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One Neuron-Multiple Receptors: Increased Complexity in Olfactory Coding?

Olfaction—the sense of smell—is responsible for detecting molecules of immense structural variety. Precise recognition of such diverse stimuli requires a massive receptor repertoire. This functional challenge has been met by simultaneous expression of a multitude of odor-detecting receptors that all belong to the superfamily of heterotrimeric GTP-binding protein (G protein)–coupled receptors. Studies conducted over the past decade have led to the assumption that an individual olfactory sensory neuron expresses only a single odorant receptor, consequently giving rise to the "one receptor–one neuron" hypothesis. This idea is attractive because of its simplicity and has served as the basis for models of olfactory coding. However, recent reports regarding Drosophila have found exceptions to the rule that could have important implications for the logic of olfactory coding.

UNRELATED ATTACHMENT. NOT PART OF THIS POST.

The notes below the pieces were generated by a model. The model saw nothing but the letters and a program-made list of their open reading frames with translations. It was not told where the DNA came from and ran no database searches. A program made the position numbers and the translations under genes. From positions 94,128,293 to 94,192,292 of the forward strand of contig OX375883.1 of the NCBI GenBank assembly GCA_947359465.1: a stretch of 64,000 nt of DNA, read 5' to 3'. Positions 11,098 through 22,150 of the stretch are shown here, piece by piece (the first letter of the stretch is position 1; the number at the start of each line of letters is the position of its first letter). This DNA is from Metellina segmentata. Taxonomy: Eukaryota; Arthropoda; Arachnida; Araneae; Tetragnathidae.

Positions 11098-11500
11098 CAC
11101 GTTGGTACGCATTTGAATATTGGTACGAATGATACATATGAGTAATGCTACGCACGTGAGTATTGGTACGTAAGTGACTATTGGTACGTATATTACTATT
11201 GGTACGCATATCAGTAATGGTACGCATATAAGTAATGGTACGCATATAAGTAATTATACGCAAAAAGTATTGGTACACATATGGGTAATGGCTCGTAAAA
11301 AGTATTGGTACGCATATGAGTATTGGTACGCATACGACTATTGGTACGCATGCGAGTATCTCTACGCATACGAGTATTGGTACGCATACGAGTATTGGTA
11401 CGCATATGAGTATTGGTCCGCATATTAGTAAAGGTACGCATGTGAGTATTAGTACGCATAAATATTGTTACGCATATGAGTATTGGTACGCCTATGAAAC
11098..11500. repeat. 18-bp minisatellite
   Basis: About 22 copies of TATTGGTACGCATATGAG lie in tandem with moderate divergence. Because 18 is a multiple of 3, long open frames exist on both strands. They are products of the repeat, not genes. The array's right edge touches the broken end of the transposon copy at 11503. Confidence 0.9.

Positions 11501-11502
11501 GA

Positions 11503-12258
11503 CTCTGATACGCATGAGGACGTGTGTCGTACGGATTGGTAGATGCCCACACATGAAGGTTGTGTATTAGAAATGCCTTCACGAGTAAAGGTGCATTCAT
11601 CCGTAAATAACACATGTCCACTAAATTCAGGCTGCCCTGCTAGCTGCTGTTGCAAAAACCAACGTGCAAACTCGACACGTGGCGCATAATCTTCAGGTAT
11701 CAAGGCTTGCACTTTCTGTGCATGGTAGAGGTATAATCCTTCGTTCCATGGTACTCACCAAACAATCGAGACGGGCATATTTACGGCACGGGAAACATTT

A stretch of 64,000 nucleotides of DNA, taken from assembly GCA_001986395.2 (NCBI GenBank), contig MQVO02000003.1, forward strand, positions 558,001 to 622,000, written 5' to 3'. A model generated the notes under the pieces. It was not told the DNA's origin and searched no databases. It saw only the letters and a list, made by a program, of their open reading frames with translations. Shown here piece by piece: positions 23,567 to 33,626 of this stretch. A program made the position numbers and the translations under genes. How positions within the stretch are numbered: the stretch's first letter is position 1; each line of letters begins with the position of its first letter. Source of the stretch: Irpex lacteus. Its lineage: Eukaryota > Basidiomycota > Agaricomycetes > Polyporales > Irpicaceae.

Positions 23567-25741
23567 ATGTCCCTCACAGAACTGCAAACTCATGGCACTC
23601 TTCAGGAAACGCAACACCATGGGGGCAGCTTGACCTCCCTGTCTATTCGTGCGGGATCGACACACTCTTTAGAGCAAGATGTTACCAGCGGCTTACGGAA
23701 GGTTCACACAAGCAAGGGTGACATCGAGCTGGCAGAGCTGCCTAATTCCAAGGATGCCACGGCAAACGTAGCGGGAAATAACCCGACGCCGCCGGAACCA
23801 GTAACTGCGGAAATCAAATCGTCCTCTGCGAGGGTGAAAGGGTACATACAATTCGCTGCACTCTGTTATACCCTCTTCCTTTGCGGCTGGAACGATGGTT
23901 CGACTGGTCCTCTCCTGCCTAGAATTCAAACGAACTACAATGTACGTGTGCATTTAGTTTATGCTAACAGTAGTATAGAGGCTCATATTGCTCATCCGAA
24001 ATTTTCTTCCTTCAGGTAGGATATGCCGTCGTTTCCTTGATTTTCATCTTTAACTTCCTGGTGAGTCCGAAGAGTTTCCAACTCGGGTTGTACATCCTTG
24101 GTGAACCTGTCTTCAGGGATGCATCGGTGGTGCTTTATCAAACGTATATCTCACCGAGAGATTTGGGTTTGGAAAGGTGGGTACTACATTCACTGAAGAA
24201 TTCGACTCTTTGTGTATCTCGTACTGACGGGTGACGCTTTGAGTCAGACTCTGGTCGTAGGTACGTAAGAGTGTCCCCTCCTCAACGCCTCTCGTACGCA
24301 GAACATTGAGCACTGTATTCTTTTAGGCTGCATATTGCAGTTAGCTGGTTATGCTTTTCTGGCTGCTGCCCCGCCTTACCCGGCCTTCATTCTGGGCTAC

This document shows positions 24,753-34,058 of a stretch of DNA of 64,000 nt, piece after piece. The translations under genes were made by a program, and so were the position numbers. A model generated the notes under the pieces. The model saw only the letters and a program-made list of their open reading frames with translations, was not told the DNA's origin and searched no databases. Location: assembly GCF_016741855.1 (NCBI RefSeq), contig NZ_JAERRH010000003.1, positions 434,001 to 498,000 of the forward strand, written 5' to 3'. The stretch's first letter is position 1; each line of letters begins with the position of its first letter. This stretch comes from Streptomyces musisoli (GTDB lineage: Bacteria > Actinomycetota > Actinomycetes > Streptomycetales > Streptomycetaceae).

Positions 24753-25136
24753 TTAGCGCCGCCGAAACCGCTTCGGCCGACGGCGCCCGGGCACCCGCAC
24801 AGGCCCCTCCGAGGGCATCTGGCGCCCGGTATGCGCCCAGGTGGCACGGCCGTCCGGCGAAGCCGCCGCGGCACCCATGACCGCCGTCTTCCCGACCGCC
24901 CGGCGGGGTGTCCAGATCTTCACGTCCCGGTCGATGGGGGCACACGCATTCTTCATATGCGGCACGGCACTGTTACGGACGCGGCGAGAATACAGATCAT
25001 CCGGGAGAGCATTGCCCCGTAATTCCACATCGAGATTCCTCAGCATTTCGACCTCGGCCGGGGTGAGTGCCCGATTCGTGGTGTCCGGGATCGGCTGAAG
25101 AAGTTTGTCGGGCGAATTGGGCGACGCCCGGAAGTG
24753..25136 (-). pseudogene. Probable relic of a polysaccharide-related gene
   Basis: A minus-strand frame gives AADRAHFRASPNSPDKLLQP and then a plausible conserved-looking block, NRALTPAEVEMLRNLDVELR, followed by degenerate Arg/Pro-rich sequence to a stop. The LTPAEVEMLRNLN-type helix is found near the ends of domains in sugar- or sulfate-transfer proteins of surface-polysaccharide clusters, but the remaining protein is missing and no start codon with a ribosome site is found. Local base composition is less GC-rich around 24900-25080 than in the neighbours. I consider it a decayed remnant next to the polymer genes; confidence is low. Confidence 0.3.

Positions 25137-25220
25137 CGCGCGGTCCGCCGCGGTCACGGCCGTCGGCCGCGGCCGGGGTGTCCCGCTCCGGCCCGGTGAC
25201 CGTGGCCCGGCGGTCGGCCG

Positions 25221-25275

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Classifications


Resource Type: Diagram, Illustration, Journal article/Issue, Review
Audience Level: Undergraduate upper division 15-16, Graduate, Professional (degree program)

Author and Copyright


Authors and Editors: Marc Spehr of Department of Anatomy and Neurobiology and Program in Neuroscience, University of Maryland School of Medicine, Trese Leinders-Zufall of Department of Anatomy and Neurobiology and Program in Neuroscience, University of Maryland School of Medicine
Publisher: American Association for the Advancement of Science
Format: application/pdf, image/gif, image/jpeg, text/html
Copyright and other restrictions: Yes
Cost: Yes

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Collection:
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